Beloved, you might be able to make up a Genie who serves you, but that Genie isn’t real. Nor is he God. But God, friends, God will restore you and your life if you surrender it to Him. You can’t exaggerate this. It’s literally too good to be true. If anyone in real life ever treated you like this, your story would not be believed.
So the next time you are tempted to believe that God needs to be updated to fit the modern era and conform to modern sensibilities, remember how ridiculously good He is. Don’t try to exaggerate His goodness–you’ll end up in error–but declare in truth how good He really is.
You won’t regret it.
I’m always trying to get people to start house churches. It’s kind of a little crusade of mine. So people are always a little surprised when I caution some folks not to start a house church.
So while I have a huge list of reasons why people should start house churches, I have a small list of reasons they shouldn’t. One of the main reasons I caution people to not start a house church is because they are angry with another believer or group of believers.
It’s a common scenario: Something a pastor or leader or just someone else in your house church did makes you angry. Out of anger, the impulse to start a house church arises. Sometimes it’s out of a desire to prove the offending person wrong. Sometimes we just want to get away from the person in our current church. Sometimes its because we want a church of our own to lead. Regardless, the temptation is there–Starting a house church is easy, I’ll just do that.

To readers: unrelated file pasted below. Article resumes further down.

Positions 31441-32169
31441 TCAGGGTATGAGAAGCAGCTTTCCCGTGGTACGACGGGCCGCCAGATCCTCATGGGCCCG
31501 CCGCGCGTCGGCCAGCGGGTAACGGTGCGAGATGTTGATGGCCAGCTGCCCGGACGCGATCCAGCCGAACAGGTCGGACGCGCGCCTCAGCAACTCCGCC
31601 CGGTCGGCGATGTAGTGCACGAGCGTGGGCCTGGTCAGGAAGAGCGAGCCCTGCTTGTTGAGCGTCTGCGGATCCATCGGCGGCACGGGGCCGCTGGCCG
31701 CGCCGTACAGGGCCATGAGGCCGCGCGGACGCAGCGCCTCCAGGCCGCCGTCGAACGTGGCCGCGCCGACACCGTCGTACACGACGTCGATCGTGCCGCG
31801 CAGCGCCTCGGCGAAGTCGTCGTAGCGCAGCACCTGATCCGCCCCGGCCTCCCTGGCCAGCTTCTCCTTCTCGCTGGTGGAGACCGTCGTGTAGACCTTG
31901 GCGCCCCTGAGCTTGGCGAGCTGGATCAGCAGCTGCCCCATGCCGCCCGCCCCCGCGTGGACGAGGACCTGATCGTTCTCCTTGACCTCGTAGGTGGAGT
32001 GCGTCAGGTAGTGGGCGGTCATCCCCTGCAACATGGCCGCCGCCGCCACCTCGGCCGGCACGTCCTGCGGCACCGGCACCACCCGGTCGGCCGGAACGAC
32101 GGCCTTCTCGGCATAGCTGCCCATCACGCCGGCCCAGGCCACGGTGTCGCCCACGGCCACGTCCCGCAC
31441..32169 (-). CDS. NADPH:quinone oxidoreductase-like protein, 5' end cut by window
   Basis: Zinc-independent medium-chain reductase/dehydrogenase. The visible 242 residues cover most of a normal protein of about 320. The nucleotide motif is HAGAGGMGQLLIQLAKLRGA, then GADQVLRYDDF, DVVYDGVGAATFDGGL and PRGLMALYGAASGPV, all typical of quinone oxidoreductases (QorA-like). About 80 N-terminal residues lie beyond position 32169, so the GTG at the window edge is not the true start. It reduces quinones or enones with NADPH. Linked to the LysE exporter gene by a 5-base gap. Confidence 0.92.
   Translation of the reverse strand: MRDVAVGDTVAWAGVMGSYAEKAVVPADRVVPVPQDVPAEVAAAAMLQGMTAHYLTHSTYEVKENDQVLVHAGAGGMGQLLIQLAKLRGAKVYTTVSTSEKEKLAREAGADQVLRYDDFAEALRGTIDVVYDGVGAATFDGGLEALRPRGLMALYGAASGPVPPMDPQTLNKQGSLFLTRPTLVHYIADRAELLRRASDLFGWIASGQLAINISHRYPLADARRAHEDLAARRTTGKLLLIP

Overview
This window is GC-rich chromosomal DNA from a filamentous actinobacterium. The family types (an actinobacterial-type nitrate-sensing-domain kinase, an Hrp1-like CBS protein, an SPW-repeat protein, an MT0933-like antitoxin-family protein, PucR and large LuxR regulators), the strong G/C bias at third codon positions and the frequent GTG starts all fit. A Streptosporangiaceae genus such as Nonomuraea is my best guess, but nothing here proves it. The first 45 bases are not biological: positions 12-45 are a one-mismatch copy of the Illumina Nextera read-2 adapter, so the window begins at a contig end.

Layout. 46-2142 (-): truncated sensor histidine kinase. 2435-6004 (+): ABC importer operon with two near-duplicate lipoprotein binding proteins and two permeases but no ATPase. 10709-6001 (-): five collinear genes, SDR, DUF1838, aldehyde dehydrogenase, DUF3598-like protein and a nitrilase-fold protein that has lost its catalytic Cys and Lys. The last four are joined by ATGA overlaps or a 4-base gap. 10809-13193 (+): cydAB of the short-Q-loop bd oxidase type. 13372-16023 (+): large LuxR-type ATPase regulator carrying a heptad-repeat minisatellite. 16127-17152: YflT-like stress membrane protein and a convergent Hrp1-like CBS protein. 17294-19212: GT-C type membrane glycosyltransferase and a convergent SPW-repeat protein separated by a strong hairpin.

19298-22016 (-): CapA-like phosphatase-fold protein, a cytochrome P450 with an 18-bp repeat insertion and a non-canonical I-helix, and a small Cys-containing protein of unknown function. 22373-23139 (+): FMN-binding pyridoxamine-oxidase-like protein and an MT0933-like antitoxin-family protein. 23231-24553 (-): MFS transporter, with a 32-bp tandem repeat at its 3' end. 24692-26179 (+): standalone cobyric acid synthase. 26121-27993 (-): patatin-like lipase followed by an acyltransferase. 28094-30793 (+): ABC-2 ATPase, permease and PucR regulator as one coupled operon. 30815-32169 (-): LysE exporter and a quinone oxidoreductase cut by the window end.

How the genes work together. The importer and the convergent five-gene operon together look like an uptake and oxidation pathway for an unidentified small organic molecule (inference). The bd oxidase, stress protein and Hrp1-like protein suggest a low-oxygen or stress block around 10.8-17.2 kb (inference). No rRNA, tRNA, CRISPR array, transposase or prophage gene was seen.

Starting a house church is easy. That’s one reason we love them. But when we start house churches out of anger and division, we set ourselves up for disaster down the road. What many don’t realize when they start a house church is that often those who lay the vision for a house church sow the seeds of the future of that house church. Those with prophetic gifting will often find themselves planting prophetic house churches. House churches started by people with mercy gifts will often multiply disciples with mercy gifts. But those who start house churches out of anger will often end up with an angry house church.
This shouldn’t surprise us. James tells us:
This you know, my beloved brethren. But everyone must be quick to hear, slow to speak and slow to anger; for the anger of man does not achieve the righteousness of God.
See the problem? Anger fills us with a kind of hubris that causes us to take matters in our own hands to show other people. We will prove ourselves. But this is so outside of how God births his Kingdom. Jesus invites us to serve others, to turn the other cheek when wronged, and to lay aside all forms of anger because it’s truly the seeds of murder in our heart (See Matthew 5:21-24). Anger with a brother actually represents a break in your relationship with God that needs to be dealt with immediately.